The team conferred, and decided to pursue patenting of their invention, at their own expense. When the Cocoa City Council learned of their plan, it decided that i.) the city would fund the patent application; ii.) no compensation would be paid to the inventors; and iii.) the inventors would be required to assign their patent rights to the city. The patent application was filed, and on August 4, 1998, U.S. patent 5,788,843 issued.
Unfortunately for the City, only five of the seven inventors assigned their patent rights to the City of Cocoa. The City sued the two holdouts, Glynn Leffler and Gary Heller. The City’s effort to obtain an injunction forcing Leffler and Heller to assign their rights was denied. Subsequently, the two cases were split for trial. Heller won his case by a jury verdict, which was affirmed on appeal.3 Leffler won his case in a non-jury trial, which was also affirmed on appeal.4
According to a March 26, 2002 Wall Street Journal article, the potential licensing fees for the patent were estimated at about $300 million. But nobody won here.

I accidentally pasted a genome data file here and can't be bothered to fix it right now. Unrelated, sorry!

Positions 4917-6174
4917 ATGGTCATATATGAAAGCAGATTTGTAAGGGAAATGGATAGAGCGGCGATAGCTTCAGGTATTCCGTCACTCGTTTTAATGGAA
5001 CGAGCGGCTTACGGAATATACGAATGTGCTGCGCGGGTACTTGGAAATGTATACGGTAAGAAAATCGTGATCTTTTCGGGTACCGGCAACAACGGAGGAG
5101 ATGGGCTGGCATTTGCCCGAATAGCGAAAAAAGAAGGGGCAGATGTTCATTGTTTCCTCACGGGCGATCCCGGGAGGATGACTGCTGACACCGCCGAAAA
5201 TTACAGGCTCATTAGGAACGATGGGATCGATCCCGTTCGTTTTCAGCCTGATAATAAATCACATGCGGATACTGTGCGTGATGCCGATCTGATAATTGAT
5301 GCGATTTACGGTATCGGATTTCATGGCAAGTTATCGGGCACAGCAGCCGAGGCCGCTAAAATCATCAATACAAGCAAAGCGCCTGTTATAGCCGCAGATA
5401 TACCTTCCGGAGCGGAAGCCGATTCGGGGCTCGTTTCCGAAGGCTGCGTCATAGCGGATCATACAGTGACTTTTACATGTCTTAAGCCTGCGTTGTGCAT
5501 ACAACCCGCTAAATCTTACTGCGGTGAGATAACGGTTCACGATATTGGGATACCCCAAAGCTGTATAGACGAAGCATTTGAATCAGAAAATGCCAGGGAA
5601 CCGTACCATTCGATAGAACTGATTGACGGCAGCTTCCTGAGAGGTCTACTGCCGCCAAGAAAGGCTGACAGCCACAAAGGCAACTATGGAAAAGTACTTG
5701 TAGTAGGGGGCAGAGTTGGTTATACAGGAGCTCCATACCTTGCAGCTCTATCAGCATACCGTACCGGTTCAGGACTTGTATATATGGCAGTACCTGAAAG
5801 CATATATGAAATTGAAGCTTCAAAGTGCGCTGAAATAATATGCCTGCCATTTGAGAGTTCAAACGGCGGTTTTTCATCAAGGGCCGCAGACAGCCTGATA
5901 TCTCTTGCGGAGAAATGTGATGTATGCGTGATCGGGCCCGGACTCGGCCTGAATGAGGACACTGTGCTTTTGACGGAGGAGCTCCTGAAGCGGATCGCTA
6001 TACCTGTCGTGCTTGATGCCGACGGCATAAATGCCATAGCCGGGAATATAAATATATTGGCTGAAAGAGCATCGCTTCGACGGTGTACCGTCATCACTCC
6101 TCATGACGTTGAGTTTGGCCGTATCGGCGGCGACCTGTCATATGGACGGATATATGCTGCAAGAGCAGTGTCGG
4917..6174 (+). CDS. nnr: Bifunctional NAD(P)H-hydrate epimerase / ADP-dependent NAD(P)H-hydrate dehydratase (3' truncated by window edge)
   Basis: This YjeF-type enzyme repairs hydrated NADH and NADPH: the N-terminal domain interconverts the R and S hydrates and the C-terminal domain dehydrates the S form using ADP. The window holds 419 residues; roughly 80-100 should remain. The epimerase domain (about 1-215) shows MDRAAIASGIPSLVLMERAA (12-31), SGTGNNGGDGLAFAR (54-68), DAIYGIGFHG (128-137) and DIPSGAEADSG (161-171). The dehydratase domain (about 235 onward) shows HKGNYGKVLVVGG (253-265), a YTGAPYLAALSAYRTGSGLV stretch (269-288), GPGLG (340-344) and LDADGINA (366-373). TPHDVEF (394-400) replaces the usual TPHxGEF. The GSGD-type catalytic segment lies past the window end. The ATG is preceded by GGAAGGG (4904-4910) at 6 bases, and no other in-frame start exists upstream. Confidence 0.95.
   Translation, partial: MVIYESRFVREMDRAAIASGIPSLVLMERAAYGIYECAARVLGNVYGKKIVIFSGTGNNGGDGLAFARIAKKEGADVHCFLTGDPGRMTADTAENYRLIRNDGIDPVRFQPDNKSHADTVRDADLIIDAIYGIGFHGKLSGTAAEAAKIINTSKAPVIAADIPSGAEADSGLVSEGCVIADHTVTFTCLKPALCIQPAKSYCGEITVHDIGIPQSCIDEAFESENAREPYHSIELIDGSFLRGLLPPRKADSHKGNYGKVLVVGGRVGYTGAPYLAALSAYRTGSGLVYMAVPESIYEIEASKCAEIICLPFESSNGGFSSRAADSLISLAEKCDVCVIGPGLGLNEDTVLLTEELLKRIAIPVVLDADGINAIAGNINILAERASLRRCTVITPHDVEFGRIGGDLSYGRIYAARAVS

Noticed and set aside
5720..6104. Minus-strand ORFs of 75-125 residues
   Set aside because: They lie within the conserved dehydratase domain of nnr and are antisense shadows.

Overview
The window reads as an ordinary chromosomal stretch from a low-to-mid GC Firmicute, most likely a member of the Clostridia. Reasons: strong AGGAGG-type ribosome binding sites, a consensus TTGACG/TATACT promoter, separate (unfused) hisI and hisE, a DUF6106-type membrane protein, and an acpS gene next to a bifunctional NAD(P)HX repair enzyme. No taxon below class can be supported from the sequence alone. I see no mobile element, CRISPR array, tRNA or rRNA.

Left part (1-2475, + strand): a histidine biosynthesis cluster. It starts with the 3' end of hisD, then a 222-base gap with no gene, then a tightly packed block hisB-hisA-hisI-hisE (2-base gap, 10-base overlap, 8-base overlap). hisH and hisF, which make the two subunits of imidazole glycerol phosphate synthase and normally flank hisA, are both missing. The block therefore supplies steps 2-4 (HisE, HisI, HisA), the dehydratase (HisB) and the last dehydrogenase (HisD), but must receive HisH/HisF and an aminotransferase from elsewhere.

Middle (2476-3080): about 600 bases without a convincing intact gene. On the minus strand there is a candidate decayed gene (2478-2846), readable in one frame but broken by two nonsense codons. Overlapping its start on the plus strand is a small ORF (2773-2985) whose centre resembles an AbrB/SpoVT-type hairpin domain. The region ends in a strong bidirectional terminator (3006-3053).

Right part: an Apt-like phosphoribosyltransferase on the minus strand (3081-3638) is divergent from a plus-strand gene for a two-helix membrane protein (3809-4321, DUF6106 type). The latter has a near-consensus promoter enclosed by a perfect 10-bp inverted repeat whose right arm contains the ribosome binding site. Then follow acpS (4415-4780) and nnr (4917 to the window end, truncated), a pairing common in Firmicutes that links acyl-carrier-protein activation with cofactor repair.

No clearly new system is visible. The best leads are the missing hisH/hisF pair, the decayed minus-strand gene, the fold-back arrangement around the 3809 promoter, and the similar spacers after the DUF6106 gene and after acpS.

So in the end, the rights to the ‘843 patent were jointly owned by Leffler, Heller, and the City of Cocoa. According to a March 26, 2002 Wall Street Journal article by Jerry Markon, the potential licensing fees for the patent were estimated at about $300 million. But nobody won here. Why? Because according to Federal statute 35 USC §262, each of the joint owners is entitled to independently make, use, or sell the patented invention – or to license others to do so – without accounting to the other owners. Hence, no party was willing to pay for a license of the invention from a first owner, when additional owners could license the invention to a competitor for less money – or none at all, giving that competitor an advantage.
What IS that smell?
This case pitted the interest of the inventors against those of Cocoa taxpayers. It was tried in Florida state courts, and turned on a number of issues governed by Florida employment law. The most critical facts in the case were that there was no agreement in place by which the inventors were obligated to assign their patent rights, and that the inventors were not hired to invent a new technology or method. In view of that, the courts found that Leffler and Heller owned the rights to their invention in accordance with federal law.